University of Miami

UM-Duke officials suspended after wild finish; result of game cannot be changed


The Atlantic Coast Conference on Sunday suspended the officiating crew that handled — or mishandled — the wild finish to the UM-Duke game.

The on-field officials, as well as the replay official and communicator, were suspended for two games.

The league listed four errors made by the officials on the Hurricanes' eight-lateral kickoff return for a touchdown as time expired Saturday night, culminating in UM’s 30-27 win in Durham, North Carolina.

“The quality of our officiating program is of the highest importance to the league and its schools, and the last play of the game was not handled appropriately,” said ACC Commissioner John Swofford in a statement. “Officiating is an extraordinarily difficult job but our players, coaches, programs and fans deserve the best that can be offered. We will continue to strive to meet that standard."

An ACC official confirmed Sunday, per NCAA rules, that the score is final and the result of the game cannot be overturned. As a matter of policy, the official said. every play and every call of every game is reviewed.

First, the ACC said the replay official missed the call of Mark Walton's knee being down before releasing the ball on one of the laterals.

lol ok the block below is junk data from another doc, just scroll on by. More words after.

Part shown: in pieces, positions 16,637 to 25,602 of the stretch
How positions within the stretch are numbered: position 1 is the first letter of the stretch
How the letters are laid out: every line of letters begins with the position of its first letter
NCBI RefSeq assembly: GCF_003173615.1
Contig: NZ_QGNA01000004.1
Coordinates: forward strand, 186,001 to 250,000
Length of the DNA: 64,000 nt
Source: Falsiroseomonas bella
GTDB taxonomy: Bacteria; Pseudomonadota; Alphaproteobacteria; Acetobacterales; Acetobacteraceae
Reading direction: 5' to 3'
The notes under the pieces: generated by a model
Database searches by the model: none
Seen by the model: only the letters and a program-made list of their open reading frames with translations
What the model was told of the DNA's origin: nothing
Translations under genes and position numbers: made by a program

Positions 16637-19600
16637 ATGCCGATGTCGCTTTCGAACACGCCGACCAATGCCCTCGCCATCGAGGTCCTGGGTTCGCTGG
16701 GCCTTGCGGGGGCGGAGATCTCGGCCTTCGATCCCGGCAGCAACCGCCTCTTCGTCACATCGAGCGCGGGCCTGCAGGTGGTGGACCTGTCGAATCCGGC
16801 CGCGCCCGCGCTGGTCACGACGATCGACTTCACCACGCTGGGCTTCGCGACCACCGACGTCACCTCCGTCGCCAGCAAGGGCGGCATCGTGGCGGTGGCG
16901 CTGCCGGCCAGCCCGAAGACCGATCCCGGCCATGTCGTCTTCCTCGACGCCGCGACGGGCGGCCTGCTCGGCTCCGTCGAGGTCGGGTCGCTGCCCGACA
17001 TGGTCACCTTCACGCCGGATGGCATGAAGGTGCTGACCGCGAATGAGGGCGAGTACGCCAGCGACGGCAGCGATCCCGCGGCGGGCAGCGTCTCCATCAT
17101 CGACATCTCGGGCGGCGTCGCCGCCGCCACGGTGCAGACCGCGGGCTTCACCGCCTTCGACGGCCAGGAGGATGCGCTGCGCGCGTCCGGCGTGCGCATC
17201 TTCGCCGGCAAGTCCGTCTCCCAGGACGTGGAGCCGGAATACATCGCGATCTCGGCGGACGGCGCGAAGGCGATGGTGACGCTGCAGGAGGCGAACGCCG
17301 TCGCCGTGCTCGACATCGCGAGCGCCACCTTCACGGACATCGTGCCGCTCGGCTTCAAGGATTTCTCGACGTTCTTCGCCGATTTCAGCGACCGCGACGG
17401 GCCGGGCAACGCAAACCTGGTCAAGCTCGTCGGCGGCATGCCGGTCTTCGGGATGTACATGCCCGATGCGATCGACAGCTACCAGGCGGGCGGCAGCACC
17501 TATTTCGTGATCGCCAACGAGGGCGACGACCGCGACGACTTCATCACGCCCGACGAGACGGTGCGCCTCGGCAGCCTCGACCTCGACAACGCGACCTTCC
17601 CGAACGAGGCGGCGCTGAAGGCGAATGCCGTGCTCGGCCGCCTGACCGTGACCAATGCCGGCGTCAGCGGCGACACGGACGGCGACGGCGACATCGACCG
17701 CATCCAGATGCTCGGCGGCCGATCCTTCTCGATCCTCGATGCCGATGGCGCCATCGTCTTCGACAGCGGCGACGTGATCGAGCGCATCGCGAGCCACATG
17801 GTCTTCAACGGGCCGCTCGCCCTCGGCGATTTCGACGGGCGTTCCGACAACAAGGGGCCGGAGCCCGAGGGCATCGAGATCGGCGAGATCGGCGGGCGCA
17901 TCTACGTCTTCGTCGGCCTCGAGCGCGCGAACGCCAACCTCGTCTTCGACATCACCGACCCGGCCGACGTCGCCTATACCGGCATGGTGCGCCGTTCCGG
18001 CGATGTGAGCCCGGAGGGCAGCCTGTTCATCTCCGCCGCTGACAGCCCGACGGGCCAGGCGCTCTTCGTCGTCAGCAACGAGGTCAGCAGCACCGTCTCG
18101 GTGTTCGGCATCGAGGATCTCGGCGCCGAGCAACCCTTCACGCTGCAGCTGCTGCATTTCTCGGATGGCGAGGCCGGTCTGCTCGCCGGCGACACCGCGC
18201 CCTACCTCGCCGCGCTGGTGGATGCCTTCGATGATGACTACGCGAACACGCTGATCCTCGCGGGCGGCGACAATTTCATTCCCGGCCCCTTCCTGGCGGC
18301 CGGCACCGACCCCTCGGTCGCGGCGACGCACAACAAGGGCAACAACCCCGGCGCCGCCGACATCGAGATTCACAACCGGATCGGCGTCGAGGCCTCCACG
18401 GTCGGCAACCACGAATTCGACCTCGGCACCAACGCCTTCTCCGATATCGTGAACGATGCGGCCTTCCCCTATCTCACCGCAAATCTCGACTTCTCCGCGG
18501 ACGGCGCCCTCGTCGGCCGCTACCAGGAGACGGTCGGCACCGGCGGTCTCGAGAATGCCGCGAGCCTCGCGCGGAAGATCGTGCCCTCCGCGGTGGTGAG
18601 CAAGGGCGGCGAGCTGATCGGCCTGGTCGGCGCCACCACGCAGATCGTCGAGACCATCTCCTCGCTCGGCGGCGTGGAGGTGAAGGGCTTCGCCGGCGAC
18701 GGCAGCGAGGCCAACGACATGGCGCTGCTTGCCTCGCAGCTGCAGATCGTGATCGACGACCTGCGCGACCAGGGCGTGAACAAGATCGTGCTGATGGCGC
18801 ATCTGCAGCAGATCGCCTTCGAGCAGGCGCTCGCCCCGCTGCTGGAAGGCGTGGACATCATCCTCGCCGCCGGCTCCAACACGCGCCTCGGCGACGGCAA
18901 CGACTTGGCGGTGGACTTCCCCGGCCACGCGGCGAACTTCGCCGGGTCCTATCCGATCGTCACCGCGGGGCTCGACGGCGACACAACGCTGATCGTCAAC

"If called, this would have ended the game," the ACC's announcement said.


Two block-in-the-back calls were also deemed to be mishandled. The ACC determined that UM should have been penalized for one on the Miami 16-yard line that would've resulted in an untimed down from the 8 if called.

The officials then also correctly picked up a flag for a block in the back on the Duke 26-yard line but did not effectively communicate that the flag was waved off without assistance from the replay official. A block in the back penalty is not reviewable.

Finally, the ACC pointed out that the on-field crew failed to penalize the Canes for a player — receiver Rashawn Scott — leaving the bench area before the end of the play.

Despite the suspension, criticism still surrounded the ACC.

ESPN college football analyst and former Ohio State running back Robert Smith took to Twitter to suggest an extreme overturn.

"The ACC should overturn the result of the game," Smith tweeted. "The knee was down with the clock expired."

The ACC's announcement made no mention of any calls prior to the final play.

Duke took a 27-24 lead with six seconds remaining when quarterback Thomas Sirk plunged one yard on a play in which it appeared he might have been stopped short of the goal line.

The final Duke drive also saw a questionable pass interference call on cornerback Corn Elder, who later scored the controversial game-winning touchdown, to set up the eventual go-ahead score.

The game was the sloppiest in UM history. The Hurricanes were penalized a school-record 23 times for 194 yards.

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